Even worse, she says, this past June, her water was shut off for the entire month. She showered at neighbors’ houses.

“I had to buy bottled water so I could at least flush the toilet,” Newkirk says. “It was to the point where the man from the city, the Neighborhood Improvement, he went and bought us water himself, because he knew we were spending a lot of money on [bottled] water.”

The Gladdeks also supplied some water from a garden hose in their yard. Jessie Gladdek contacted the NIS about the matter. She was assured, in an email from code enforcement supervisor Clarence L. Harris, that Lynn Graham would be made “aware of the legal requirements of maintaining active utilities during occupancy of the property.”

(This isn’t the first time Lynn Graham has earned the ire of local officialsor appeared in the INDY‘s pages. In 2006, this newspaper reported that he’d amassed more than $600,000 in county fines for illegal dumping. An administrative judge later spared him the huge penalty. In the story, attorney Charles Reinhardt described Lynn Graham as someone who “buys and sells properties and makes a profit on the turn, and it’s just one of those things where he’s always trying to stay one step ahead of the next creditor.” The county contracted with Reinhardt to pursue tax collections, and Lynn Graham was among his chief targets.)

Gardner, the NIS supervisor, says she understands how frustrating it is for citizens to see someone appear to work the system. And she admits there’s not much NIS can do when the apparent owner operates out of state. The city can’t drag him into Durham’s Community Life Court, where local landlord-tenant disputes are adjudicated, for instance.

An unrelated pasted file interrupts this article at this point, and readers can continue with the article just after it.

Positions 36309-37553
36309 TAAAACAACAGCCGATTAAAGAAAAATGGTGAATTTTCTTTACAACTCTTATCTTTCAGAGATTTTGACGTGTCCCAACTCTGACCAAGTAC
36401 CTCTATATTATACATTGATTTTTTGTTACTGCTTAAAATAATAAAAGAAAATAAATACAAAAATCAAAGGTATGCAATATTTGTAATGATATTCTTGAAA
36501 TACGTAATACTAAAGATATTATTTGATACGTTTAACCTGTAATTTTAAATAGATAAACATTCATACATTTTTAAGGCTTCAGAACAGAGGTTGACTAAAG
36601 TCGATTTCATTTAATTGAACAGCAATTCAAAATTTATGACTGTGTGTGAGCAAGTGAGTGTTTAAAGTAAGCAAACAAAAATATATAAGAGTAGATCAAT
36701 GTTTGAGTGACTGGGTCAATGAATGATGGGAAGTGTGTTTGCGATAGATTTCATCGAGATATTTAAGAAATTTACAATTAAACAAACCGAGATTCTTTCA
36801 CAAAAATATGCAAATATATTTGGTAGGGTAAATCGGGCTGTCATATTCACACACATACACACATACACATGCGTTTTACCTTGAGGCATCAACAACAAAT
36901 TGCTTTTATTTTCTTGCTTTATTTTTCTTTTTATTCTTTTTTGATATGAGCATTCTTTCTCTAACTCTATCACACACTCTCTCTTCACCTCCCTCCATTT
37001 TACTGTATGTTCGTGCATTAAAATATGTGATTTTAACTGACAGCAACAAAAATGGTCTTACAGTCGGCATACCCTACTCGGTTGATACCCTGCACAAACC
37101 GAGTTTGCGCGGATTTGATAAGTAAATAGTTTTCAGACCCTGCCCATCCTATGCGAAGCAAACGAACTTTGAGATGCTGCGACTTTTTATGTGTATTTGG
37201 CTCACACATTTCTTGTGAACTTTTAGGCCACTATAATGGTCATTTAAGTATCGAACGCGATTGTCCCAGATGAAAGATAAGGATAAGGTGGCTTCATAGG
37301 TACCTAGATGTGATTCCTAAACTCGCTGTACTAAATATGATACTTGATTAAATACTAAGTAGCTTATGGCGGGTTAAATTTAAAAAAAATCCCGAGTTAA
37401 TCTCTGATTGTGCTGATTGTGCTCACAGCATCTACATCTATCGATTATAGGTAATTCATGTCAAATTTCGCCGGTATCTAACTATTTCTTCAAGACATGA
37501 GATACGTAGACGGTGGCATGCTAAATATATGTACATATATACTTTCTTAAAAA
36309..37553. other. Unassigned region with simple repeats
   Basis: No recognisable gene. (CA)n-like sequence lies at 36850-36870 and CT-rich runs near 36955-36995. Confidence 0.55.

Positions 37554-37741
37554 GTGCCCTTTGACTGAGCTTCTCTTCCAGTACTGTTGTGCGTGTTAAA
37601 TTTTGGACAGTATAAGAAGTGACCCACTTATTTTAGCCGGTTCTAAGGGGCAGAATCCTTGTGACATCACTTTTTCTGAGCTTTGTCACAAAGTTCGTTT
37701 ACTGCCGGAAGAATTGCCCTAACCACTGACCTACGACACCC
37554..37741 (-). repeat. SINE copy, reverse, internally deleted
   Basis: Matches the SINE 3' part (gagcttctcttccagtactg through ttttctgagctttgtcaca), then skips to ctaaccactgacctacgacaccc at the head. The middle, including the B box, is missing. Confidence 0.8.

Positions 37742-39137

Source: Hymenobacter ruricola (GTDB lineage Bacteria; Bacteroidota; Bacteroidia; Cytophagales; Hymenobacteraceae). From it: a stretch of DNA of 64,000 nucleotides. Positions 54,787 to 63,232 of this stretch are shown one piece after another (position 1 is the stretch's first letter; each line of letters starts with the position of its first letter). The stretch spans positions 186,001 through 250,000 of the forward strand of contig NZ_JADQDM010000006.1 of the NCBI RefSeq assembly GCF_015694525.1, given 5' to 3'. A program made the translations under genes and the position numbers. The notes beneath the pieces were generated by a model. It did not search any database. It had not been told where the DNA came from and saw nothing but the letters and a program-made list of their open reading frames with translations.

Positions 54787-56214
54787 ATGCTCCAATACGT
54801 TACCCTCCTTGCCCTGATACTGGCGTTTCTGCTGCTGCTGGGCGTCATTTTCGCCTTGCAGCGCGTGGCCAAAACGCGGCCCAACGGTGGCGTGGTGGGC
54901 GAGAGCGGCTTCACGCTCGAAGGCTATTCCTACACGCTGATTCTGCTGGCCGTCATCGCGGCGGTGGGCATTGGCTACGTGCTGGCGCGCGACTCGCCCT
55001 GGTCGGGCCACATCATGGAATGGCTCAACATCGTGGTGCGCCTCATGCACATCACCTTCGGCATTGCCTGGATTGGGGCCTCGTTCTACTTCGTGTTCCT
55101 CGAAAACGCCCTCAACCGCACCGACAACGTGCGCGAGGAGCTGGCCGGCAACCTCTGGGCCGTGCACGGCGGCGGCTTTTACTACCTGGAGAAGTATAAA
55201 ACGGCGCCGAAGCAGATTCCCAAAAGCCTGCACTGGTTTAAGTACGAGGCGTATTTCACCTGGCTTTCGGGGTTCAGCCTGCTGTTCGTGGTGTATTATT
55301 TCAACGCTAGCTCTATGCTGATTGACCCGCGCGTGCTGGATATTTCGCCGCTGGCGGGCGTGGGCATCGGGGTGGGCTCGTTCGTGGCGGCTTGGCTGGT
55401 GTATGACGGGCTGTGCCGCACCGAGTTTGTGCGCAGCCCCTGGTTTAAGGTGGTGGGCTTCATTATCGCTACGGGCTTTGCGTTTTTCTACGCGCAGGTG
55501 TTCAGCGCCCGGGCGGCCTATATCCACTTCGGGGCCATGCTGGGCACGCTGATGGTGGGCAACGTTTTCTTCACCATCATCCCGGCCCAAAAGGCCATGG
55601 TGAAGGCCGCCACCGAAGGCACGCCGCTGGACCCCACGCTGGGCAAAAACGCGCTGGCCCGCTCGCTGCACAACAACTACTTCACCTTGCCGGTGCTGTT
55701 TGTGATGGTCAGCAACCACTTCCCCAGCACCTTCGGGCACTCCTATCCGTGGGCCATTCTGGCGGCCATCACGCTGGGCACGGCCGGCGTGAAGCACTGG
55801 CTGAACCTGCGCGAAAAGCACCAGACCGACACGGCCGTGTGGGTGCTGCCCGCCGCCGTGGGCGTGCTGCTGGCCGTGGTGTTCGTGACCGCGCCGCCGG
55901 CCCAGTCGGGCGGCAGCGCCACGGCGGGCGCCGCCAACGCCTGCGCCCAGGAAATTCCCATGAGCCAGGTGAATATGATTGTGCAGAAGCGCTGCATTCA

“If the owner is not a local owner, that is not an option for us, simply because we cannot get the summons served out of state,” Gardner says.

The next step for NIS is to go to the Housing Appeals Board and request that the city repair the properties and then place a lien on them.

Gardner anticipates that a hearing will take place by the end of the year.


Saqundra Williams has lived at 601 Oakwood Ave. with her two daughters, ages 5 and 6, for about eight months. Her toilet doesn’t work properly. A shower leak has caused a dry-rotted dip in the floor, in the cramped space between the toilet and the tub. She has buckets set up in her bedroom to catch water when it rains.

“It’s spiders, it’s rats, it’s roaches,” she says. “I don’t even have a dog, and I’ve been seeing fleas in this house.”

Right now, she’s not even paying rent. And she’s gone to Legal Aid to try to get money back from Lynn Graham.

“If I can’t get my money back, I just want him to stop renting to people,” she says. “This man took so much from me and my kids, and destroyed so much of our stuff due to bugs. My computer won’t even turn on right now because of the bugs.”

Williams works as a certified nursing assistant and is studying phlebotomy at Durham Tech. She’d like to move to Southpoint, she says. As she speaks, a couple of small, light brown roaches crawl up a thermos on a small table in front of her living room sofa.

She may not have to deal with that much longer, even if the city’s hands are tied. Browning, the attorney for William Graham’s estate, told the INDY last week that he was meeting with David Graham to discuss finding buyers for the properties. If that happens, Williams and her neighbors may have to find some other place to call home.

Jessie Gladdek says it’s obviously too early to tell if a sale would be good or bad, but she’s not optimistic.

“The best thing I would like to see is for the code to be enforcedthat they have to fix up the units and actually provide quality affordable housing,” she says. “I don’t have high hopes for that. Given the way Durham is going lately, it’s hard to imagine it being affordable.”

This article appeared in print with the headline “Family feud”